Almost 300 Rohingya found on beach in Indonesia’s Aceh

Almost 300 Rohingya Muslims have been found on a beach in Indonesia’s Aceh province and evacuated by military, police and Red Cross volunteers, authorities said.

The group arrived at Ujong Blang beach on Monday from one boat and were reported by local residents.

The arriving officers found the group had dispersed into three groups after landing, Banda Sakti Subdistrict Military Commander Roni Mahendra said.

“We persuaded them and asked the local residents to help until they gathered again,” Mr Mahendra said.

The 181 women, 100 men and 14 children were given shelter and received help from locals, officers from local police and military and health providers.

“Now we are still waiting for further instruction from our supervisors,” Mr Mahendra said.

In June, Indonesian fishermen discovered 94 hungry, weak Rohingya Muslims on a wooden boat adrift off Aceh, Indonesia’s westernmost province.

Hundreds of thousands of Rohingya Muslims have fled Buddhist-majority Myanmar due to a military crackdown, and many live in densely crowded refugee camps in Bangladesh.

Rights activists fear large numbers of Rohingya have gone to sea, fleeing ongoing persecution in Myanmar and hardship in the camps in Bangladesh where traffickers may promise the refugees a better life abroad.

Russia Plans Fingerprinting, eCards for Foreigners in Latest Immigration Reforms

Russia plans to require long-staying foreigners to submit fingerprints and carry electronic migration cards as part of the country’s wide-ranging immigration reforms, the Kommersant business daily reported Friday.

The Interior Ministry has drafted legislation requiring foreigners who intend to stay in Russia for more than 30 days to submit their fingerprints and other personal data, according to Kommersant. This data would be used to create ID cards containing the individuals’ information as well as their work permits.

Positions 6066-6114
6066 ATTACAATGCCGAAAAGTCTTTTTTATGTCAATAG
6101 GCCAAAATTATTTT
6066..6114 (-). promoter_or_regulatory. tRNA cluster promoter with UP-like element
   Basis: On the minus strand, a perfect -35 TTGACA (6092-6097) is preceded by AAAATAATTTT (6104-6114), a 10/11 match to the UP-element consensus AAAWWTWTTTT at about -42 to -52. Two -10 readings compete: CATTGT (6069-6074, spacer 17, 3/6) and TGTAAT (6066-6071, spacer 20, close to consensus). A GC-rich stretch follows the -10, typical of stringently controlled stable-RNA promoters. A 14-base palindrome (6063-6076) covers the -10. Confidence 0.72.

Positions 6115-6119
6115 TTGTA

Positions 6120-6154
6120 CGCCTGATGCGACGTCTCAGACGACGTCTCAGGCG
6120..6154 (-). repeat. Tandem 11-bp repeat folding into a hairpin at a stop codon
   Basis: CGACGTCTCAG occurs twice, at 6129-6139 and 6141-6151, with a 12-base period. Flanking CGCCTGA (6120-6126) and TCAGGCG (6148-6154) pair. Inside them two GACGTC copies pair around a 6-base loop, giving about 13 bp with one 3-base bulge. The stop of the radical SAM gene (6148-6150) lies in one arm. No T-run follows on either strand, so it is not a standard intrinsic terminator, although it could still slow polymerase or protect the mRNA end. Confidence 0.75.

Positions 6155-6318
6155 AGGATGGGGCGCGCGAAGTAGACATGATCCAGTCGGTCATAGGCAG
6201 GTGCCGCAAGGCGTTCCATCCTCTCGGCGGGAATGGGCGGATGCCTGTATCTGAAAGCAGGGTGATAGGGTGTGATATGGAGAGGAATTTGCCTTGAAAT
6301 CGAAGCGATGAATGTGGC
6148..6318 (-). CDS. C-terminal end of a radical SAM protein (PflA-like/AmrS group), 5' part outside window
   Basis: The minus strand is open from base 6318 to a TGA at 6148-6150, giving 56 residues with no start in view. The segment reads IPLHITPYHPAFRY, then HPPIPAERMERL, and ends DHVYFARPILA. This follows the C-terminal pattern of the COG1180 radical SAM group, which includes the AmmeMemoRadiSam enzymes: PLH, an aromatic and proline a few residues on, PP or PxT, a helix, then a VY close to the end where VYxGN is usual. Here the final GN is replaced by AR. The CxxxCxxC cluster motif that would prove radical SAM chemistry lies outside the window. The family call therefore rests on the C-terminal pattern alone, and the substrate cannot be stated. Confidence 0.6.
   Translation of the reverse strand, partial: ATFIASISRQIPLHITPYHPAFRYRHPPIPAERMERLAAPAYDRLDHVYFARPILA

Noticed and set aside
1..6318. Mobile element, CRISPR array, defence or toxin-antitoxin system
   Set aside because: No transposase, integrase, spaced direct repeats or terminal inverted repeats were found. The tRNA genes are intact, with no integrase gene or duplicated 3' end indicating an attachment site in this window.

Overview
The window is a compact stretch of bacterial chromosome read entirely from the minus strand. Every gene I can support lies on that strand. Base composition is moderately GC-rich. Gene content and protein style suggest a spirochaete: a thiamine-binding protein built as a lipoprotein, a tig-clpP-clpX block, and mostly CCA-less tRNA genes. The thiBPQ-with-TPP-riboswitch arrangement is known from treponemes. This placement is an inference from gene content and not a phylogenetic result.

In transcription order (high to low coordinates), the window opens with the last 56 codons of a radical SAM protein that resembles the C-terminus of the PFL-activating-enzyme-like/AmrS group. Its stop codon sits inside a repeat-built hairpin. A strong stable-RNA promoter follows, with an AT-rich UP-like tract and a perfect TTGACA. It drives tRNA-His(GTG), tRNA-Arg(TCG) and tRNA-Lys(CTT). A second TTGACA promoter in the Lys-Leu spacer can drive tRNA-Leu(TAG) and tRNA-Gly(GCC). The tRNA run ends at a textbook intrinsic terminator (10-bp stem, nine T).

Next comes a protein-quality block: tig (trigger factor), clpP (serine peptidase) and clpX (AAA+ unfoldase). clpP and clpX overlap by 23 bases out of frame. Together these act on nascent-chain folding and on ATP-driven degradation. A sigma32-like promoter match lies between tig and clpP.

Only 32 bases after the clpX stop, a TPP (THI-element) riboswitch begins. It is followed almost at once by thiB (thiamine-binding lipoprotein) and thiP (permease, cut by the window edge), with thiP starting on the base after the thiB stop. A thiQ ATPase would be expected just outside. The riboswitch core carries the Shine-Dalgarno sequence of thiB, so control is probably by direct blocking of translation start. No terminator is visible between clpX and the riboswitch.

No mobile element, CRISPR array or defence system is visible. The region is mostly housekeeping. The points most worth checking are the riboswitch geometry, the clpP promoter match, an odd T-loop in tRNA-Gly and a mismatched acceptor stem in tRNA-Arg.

The new rules will also allow foreigners to change their purpose of stay without crossing the border and will replace paper migration cards with electronic ones, the newspaper wrote.

“Migration cards worked well, but they’re already outdated and it’s time to introduce digital technologies,” the deputy head of the Federal Migration Service (FMS) told Kommersant.

The changes will affect foreign nationals that are required to obtain visas to travel to Russia as well as those with visa waivers.

It was not immediately clear how soon the proposed bill will be submitted into Russia’s parliament, which reconvenes after summer recess next week. Kommersant reported that the Interior Ministry submitted the new rules to the civic chamber, a consultative body that analyzes draft legislation.

The planned reforms follow President Vladimir Putin’s instructions in 2018 to ease migration policy in order to offset Russia’s demographic slump. Russia has since adopted eight immigration reform laws, the head of the Interior Ministry’s migration department Valentina Kazakova told Kommersant.

The reforms have helped Russia to double naturalizations in early 2020.

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